“Trek is also fundamentally a combination of science fiction and high adventure, two genres that have always been cornerstones of comic books,” Johnson added. “Ultimately, it’s about the characters. Comics have always been driven by readers’ love for distinct and memorable characters, and they don’t get better than Kirk, Spock, and company.”

Resistance Is Futile

Not only does Star Trek work across print formats, but digital platforms also sell well. All of Pocket’s frontlist and backlist titles are available as e-books, as are IDW’s comics. “Star Trek: Countdown was arguably the first digital smash hit in comics, and Star Trek remains a [digital] bestseller,” Wood said.

Other longtime Star Trek licensees, aside from Pocket and IDW, include Titan for newsstand magazines and GE Fabbri/Eaglemoss for partworks in international markets. This year, Eaglemoss is introducing the Star Trek Ships Collection in the U.S., marking its first partworks for this market.

The U.S. and U.K. are the biggest markets for Star Trek licensing and publishing, but other territories also embrace the property, notably Japan, Germany, and Italy. “The Czech Republic is a great market for us, especially for the movie novelizations,” Kalodner said.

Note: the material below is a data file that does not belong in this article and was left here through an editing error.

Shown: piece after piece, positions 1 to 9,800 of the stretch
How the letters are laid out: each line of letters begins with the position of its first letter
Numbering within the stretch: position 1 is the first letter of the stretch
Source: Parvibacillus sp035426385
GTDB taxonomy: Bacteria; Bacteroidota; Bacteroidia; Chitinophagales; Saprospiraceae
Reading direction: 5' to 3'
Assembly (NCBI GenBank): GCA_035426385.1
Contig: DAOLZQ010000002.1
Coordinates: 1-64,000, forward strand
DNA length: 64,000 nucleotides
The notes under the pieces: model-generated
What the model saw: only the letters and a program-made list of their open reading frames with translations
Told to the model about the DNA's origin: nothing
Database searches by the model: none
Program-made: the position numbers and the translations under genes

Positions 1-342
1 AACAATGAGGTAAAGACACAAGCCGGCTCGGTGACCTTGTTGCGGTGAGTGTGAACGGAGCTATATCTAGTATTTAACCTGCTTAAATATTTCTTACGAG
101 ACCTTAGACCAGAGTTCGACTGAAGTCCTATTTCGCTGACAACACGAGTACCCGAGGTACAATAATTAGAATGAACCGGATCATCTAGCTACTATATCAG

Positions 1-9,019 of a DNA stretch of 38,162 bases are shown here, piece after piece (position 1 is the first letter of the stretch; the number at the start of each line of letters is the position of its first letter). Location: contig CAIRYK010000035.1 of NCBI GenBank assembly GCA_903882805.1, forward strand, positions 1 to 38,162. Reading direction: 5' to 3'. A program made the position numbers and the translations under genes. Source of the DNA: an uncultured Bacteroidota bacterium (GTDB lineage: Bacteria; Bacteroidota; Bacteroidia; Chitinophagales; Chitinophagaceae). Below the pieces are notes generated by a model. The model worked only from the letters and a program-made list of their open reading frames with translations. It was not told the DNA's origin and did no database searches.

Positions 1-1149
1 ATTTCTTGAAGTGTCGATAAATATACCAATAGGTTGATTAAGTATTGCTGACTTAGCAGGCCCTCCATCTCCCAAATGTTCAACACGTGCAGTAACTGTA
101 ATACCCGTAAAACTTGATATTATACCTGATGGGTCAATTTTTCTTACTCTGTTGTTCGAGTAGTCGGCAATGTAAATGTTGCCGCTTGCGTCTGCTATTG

The increased number of publishing formats and other merchandise over the last few years has enabled Star Trek books and products to be cross-merchandised at retail, including at Barnes & Noble. “Now that they carry so much gift product, we have the opportunity to put several products together and round out the Star Trek experience,” Kalodner pointed out. “The same collection can be replicated online.”

Star Trek: The Next Generation, which celebrated its 25th anniversary in 2012, is becoming increasingly popular, in part due to the release of the entire series on Blu-Ray for home viewing, according to Kalodner. But she added that the classic TV show featuring Kirk and Spock, which debuted in 1966, still rules: “The original series is the behemoth of the program.”